Q: It’s believed that in both the NFL and the NBA the original positions that the leagues staked out were, in fact, lower than the split initially proposed by the NHL this summer. Is this correct?
A: Our first offer was obviously a starting point for negotiations.
Q: When you came back in 2005 the game was essentially reinvented. From what I’ve seen, attendance went up and revenues went up. Baseball came back in the early 1990s from a work stoppage and it wasn’t successful right away at all. But you can’t reinvent a game every time as NHL hockey did in 2005. So it has to be assumed your preference would be not to have a lockout and bring the same game back so that you maintain the success the league had as recently as just last season. Is this fair to assume?
A: Last season was phenomenal. We’ve had seven terrific seasons. Our competitive balance is not only the best that it’s ever been for hockey, it may be the best that any sport has ever seen – and that is a direct function of the system that we have and how it works. We need some adjustments to that system to keep the game heading in the right direction and to keep the game healthy. That’s why we find ourselves in the negotiations that we are in.
Q: When it was settled in 2005, not only was the game improved but the owners felt that they had a good deal, the Canadian ownership is proof in the pudding, surely, that it was a good deal there. But now the owners say it’s not a good deal. How is it that costs and other issues require that you relook at this arrangement?
A: It’s been my practice not to negotiate publicly, so I am going to try to adhere to that. But The fact is the cost of doing business, particularly in the recessionary environment that we have been through, has increased daily. Our single largest cost is, obviously, costs related to the players, whether or not it’s salaries or everything else that goes into making sure that they are appropriately treated, or just to put on the games. What we’re focused on is a system that works. Since costs in this recessionary environment have gone up so dramatically – I’m told that the fuel that flies the planes that we use to move the players around in has gone up 175 per cent in the last five years. Other costs have gone up, perhaps not as dramatically on a percentage basis, but in a recessionary environment it has become more difficult to do business. And even though we have done a good job in growing revenues, the fact is we have spent a lot of money in the last seven or eight years reinvesting in the business and in the business of the game. Probably what I’m describing isn’t unlike the experiences in football and in basketball and, in both of those sports, the players recognize the need and appropriateness of taking a decline in their percentages.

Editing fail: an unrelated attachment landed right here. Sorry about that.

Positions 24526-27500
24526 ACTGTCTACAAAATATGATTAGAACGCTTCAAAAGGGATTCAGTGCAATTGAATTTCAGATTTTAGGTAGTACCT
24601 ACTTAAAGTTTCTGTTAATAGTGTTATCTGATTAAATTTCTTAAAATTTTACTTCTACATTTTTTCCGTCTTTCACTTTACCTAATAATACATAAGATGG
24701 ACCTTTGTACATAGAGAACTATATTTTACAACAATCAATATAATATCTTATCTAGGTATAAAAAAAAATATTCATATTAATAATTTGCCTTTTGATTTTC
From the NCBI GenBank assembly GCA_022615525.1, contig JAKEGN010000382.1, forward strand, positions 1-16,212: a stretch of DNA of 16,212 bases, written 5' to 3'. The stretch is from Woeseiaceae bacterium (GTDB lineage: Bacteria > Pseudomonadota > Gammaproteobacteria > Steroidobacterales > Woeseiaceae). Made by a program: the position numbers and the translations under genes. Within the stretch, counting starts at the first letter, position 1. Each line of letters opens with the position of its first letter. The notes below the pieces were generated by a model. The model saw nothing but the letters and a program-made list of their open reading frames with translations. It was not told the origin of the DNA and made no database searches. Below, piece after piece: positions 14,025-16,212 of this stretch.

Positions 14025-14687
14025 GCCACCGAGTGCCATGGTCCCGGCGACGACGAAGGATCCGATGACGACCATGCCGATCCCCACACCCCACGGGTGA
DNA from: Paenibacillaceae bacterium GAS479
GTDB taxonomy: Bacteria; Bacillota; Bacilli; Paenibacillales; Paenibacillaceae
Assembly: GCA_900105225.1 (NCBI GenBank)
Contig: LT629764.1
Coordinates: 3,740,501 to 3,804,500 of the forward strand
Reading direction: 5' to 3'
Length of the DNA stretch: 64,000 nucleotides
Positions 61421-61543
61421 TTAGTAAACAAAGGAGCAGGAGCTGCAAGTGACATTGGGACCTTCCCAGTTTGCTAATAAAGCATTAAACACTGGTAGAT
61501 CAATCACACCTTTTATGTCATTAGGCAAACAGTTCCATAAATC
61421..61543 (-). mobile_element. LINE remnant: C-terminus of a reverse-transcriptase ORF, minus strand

Q: Prior to the very end of this last collective agreement, there was a flurry of player signings, some contracts running as high as $100-million over 13 years. Is that helpful?
A: Not particularly, but it was perfectly acceptable under the system. And it highlighted one of the issues under the current system. These long-term, back-diving contracts are really attempts to circumvent the system. And the fact that they have become so prevalent has actually pointed out the need to fix it. I know that lots of people look at what they did and scratch their head. I can understand how they could be complaining about it. Our clubs are fiercely competitive. They will do whatever a system allows. And they will push the limits to the very edge. These contracts are not something we envisioned when we made the deal eight years ago.
Q: Some players have suggested that the CBA was allowed to die because it was really going to be owners vs. owners, not players vs. owners or owners vs. players.